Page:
Fairfax County officials said yesterday that their new and occasionally dysfunctional 911 emergency communications center was operating properly, with calls being answered in less than a second.
Mike Fischel, director of the Public Safety Communications Center, said that American Telephone & Telegraph Co. workers had discovered and repaired a problem in the telephone system that a week earlier caused it to shut down for 30 minutes.
Because of a "bug in the software," Fischel said, employes were able to receive calls at the communications center July 24 but could not not hear the caller. Because of a backup system, however, there were no delays in providing emergency service, he said.
Although there have been "persistent problems" with the telephone system, including telephone sets overheating and some background noise, the computer-aided dispatch system has performed well since it became the primary system July 23, Fischel said.
The new system cost $12 million and is called CAD, for Computer-Aided Dispatch. It is housed in the police department's Pine Ridge facility in central Fairfax and somewhat resembles Mission Control at the Johnson Space Center in Houston. Red numbers flashed on a wall show how long calls go unanswered.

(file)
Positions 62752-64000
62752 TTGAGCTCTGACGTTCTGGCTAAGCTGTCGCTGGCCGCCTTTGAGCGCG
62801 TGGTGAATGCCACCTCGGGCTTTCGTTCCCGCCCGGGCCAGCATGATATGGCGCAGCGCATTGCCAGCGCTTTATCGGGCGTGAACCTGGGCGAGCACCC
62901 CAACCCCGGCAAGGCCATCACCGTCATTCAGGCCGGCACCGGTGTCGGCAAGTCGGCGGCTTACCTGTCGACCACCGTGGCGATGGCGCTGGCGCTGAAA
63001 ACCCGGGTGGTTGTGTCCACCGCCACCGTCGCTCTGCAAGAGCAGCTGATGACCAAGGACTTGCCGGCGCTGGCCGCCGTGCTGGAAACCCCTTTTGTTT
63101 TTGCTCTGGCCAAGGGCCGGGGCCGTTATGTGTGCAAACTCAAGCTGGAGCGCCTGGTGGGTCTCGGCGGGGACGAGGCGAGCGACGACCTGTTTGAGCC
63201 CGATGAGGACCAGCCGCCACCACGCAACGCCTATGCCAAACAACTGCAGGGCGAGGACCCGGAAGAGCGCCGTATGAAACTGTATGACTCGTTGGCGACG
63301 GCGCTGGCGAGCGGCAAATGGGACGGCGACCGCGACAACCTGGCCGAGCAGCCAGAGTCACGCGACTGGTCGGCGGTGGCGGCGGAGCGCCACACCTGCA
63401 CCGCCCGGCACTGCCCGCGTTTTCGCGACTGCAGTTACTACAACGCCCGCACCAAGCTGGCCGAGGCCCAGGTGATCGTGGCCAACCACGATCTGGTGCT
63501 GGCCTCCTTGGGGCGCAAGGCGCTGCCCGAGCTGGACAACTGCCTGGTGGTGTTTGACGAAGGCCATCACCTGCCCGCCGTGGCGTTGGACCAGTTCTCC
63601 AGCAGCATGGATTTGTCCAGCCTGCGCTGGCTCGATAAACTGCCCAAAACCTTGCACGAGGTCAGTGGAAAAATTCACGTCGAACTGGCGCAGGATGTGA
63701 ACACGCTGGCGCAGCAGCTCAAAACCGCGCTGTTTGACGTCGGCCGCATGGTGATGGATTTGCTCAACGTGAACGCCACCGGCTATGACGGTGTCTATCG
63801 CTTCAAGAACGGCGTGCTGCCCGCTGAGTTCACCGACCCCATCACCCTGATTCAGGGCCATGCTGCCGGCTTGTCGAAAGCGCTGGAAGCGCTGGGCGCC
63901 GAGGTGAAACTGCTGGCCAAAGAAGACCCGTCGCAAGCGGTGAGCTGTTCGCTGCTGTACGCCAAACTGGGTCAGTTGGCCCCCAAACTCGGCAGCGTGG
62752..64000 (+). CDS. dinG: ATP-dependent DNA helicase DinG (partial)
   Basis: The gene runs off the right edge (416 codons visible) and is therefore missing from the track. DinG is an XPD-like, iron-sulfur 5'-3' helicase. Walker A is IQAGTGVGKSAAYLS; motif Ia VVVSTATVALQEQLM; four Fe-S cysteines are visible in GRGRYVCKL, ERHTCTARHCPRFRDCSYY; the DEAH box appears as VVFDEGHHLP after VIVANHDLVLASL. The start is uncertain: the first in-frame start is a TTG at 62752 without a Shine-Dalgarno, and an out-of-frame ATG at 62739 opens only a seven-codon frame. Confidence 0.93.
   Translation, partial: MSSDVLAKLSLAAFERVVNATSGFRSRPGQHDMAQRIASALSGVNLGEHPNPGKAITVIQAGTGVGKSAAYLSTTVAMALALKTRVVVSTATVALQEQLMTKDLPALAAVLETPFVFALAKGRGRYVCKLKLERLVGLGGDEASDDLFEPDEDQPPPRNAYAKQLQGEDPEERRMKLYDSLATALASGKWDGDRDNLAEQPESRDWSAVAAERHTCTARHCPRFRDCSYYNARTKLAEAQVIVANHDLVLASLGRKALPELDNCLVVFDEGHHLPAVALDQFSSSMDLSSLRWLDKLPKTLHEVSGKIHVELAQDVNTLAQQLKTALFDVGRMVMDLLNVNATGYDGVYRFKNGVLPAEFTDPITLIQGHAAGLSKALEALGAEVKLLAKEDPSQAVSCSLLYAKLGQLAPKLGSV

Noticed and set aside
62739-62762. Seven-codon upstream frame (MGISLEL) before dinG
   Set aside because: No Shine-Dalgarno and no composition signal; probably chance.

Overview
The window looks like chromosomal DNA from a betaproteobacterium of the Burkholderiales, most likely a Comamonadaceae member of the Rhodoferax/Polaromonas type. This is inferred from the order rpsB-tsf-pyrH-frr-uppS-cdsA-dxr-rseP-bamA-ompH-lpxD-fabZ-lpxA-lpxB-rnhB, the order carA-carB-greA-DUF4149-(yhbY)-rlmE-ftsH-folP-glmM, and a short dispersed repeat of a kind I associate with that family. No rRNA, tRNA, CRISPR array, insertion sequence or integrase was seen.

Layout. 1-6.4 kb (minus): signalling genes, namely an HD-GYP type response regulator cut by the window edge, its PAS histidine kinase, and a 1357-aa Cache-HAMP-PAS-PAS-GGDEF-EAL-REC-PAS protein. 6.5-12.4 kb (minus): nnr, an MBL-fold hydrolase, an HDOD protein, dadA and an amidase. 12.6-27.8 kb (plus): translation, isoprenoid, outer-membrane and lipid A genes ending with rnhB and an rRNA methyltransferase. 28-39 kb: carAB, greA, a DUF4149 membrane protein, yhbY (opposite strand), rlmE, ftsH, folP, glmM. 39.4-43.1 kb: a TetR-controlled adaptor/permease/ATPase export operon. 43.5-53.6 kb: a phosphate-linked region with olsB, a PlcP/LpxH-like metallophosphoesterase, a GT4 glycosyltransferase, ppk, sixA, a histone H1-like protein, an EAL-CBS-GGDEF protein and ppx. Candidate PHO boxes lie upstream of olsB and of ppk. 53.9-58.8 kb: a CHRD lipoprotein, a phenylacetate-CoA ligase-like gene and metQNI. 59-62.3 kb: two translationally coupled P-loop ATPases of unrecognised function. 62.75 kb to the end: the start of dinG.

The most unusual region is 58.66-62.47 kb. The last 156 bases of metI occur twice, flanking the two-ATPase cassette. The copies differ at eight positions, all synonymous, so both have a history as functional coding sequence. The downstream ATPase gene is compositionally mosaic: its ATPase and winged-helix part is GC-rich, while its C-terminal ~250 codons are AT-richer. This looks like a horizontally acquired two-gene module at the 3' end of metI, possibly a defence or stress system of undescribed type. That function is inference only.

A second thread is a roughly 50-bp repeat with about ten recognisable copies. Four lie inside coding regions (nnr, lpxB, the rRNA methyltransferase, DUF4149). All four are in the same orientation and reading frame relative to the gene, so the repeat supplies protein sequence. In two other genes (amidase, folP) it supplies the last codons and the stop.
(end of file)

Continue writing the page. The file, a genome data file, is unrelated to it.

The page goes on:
Lt. Col. Michael W. Young of the Fairfax Police Department, which operates the communications center, said most calls were being answered in "less than a second, almost immediately."
The new system displays the phone number and the address, then verifies the information, assigns a priority to the call and relays the information to the appropriate dispatcher -- police, fire or ambulance.
During a month-long transition to CAD, there were complaints of delays both in answering 911 calls and rerouting them to the proper dispatcher. Officials said those problems were because of the complexity of the system and the fact that employes were initially doing double duty by monitoring the old system to check the performance of the new one.
County officials said they had expected some problems with the new system, but did not expect them to last this long. They said, however, that other law enforcement agencies also have experienced problems switching to such highly complex systems. In Alexandria, Assistant Police Chief Mark Canoyer said the police department put a new CAD system on hold because of "serious computer response delays."